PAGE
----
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Patent Reexamination is Getting Faster

Posted On: Mar. 4, 2013   By: Scott A. McKeown
speedDecrease in Patent Reexamination Docket Leads to Faster Orders

Back on September 16, 2012, the America Invents Act (AIA) replaced the old inter partes patent reexamination system with a new proceeding, known as Inter Partes Review (IPR). Since petitions for IPR are not handled by patent examiners, but instead, the judges of the Patent Trial & Appeal Board (PTAB), the USPTO’s Central Reexamination Unit (CRU) has experienced a significant cut to their incoming workflow. This change in workflow, coupled with the fact that requests for ex parte reexamination are also off by roughly 50% of pre-AIA filing rates, has resulted in an apparent benefit for patent challengers.

Ex parte patent reexamination requests are being processed faster.

As shown in the chart below requests for patent reexamination (made in the last 3 months) are being granted in roughly 43 days on average, some as fast as 29 days. As a reminder, the USPTO has 90 days, by statute to grant such requests. Historically, the average time to an Order has been about 60 days. (Click to Enlarge)

reexamination orders 2013

The above charts correspond to those reexamination filings made on or after December 16, 2012. This date was chosen to study a steady state of operations at the CRU post-AIA. Keep in mind that leading up into the September 16 change in the law there was a significant bolus of reexamination filings that had to be ordered within 90 days (i.e., prior to 12/16/12)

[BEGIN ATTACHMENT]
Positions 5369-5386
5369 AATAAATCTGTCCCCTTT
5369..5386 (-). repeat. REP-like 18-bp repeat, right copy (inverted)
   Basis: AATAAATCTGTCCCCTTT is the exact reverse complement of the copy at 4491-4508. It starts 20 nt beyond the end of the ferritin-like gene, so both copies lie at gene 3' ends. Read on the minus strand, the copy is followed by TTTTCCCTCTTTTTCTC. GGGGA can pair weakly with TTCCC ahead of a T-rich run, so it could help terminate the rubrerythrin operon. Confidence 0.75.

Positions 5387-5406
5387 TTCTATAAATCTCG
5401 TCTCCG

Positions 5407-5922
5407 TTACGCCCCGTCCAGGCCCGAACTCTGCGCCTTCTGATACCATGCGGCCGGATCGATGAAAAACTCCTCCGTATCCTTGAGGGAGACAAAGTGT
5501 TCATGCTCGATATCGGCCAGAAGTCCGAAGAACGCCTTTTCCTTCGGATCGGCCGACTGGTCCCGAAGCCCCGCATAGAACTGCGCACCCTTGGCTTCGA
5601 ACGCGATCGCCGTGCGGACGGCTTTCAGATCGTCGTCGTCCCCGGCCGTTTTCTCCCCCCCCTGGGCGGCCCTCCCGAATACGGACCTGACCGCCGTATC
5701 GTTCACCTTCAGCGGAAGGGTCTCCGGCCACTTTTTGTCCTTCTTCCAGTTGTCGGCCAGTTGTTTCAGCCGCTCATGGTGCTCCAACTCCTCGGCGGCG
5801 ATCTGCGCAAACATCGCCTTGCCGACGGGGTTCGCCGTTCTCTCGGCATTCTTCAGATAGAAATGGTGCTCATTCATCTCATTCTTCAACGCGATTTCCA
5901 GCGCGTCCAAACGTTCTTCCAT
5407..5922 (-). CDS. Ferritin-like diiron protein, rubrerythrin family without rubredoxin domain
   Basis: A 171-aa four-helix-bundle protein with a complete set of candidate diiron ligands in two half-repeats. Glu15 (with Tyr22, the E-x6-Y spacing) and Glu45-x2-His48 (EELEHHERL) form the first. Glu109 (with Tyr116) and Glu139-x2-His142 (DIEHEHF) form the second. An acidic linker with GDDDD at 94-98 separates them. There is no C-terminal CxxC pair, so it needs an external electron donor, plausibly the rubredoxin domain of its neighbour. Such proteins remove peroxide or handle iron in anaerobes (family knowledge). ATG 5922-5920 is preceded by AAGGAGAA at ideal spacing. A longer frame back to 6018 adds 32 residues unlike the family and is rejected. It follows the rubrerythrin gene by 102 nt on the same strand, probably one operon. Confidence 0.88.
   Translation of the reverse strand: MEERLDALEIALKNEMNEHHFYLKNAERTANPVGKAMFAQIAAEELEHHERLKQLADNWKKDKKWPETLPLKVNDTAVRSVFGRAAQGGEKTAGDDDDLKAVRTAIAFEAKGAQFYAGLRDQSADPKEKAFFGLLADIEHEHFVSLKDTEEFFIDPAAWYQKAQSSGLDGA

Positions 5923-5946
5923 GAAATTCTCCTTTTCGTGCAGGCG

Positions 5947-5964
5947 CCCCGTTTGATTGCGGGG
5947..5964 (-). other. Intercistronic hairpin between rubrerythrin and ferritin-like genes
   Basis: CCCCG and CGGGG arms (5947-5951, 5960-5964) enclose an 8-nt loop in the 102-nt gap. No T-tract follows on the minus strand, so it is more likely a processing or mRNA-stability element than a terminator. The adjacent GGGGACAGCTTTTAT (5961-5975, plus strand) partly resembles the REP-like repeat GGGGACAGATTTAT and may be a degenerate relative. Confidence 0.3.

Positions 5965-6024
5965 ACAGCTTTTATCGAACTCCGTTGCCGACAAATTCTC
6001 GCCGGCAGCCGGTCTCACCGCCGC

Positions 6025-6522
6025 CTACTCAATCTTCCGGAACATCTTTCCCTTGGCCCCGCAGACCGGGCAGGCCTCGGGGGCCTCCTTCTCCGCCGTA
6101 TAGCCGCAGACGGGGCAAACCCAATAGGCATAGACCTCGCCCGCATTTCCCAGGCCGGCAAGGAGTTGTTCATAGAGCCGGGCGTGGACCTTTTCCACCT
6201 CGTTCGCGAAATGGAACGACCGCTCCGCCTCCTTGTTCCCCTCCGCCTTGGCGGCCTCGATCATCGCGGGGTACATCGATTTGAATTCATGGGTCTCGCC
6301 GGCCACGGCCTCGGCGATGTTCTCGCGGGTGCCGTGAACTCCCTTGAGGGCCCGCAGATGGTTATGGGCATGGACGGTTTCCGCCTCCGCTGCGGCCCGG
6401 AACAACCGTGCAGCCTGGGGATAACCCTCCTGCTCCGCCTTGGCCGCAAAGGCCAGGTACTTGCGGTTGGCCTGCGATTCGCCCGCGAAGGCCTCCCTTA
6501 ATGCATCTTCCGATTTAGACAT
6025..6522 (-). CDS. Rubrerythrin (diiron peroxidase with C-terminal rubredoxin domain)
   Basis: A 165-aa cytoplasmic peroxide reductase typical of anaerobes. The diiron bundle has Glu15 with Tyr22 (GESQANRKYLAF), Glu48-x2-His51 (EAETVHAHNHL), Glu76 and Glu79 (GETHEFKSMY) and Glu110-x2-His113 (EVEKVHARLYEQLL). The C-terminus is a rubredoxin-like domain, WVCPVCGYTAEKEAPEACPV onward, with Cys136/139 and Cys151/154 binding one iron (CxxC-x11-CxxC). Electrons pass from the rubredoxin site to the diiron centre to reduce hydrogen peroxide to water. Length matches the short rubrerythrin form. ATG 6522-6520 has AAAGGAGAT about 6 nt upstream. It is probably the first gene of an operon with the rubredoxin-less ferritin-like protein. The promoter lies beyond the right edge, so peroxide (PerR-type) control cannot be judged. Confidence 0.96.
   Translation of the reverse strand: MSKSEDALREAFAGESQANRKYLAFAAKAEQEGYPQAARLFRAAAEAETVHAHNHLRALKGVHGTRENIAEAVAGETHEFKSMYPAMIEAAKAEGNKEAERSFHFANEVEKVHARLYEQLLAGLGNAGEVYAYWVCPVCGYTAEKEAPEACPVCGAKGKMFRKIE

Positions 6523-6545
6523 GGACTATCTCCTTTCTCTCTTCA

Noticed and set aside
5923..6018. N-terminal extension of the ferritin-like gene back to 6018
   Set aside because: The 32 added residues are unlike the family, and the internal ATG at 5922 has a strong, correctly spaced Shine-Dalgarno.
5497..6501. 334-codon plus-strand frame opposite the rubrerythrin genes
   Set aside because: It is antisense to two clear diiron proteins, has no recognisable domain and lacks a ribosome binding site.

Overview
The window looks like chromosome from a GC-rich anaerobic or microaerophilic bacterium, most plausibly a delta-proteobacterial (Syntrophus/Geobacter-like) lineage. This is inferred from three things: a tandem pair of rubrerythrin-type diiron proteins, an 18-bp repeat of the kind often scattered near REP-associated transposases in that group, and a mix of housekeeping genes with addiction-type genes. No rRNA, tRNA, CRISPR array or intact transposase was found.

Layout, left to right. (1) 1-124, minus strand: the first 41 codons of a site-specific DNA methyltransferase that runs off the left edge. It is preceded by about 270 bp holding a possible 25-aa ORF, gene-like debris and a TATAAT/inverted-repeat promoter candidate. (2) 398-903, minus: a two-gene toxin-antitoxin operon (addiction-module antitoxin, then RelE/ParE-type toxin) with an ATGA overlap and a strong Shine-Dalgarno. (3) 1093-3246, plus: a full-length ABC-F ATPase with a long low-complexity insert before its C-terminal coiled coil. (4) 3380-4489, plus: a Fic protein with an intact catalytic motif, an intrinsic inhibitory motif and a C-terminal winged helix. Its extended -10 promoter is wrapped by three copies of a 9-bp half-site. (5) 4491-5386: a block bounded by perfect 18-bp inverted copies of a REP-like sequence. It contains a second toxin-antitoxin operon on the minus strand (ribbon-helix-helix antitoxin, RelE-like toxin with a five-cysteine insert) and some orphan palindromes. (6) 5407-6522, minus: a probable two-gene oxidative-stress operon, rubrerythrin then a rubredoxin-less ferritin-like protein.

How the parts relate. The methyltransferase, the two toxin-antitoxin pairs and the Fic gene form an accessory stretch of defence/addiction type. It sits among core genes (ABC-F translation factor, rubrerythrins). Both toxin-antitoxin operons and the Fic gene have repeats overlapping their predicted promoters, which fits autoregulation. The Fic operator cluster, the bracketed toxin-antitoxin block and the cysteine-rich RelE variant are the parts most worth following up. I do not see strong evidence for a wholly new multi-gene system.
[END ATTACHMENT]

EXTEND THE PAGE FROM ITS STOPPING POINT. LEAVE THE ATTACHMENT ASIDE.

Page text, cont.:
While it is true that the CRU is also responsible for a new stream of work, Supplemental Examination (SE), the volume of this work has been negligible with fewer than 10 such filings to date. Simply stated, post-Therasense, many inequitable conduct defenses are falling at the summary judgement stage. Thus, Therasense has largely eliminated the need for this proceeding outside of the most limited of circumstances.

Going forward, the CRU will be left with a much smaller docket. Absent a reduction in head count at the CRU, it is expected that the pendency of new proceedings will necessarily decrease. This is because the existing inventory of legacy inter partes reexamination prosecution will soon be exhausted and examiners will increasingly turn to new ex parte patent reexamination filings.

Should patent reexamination pendency drop in a significant manner going forward it may become a more attractive option for real time business disputes.

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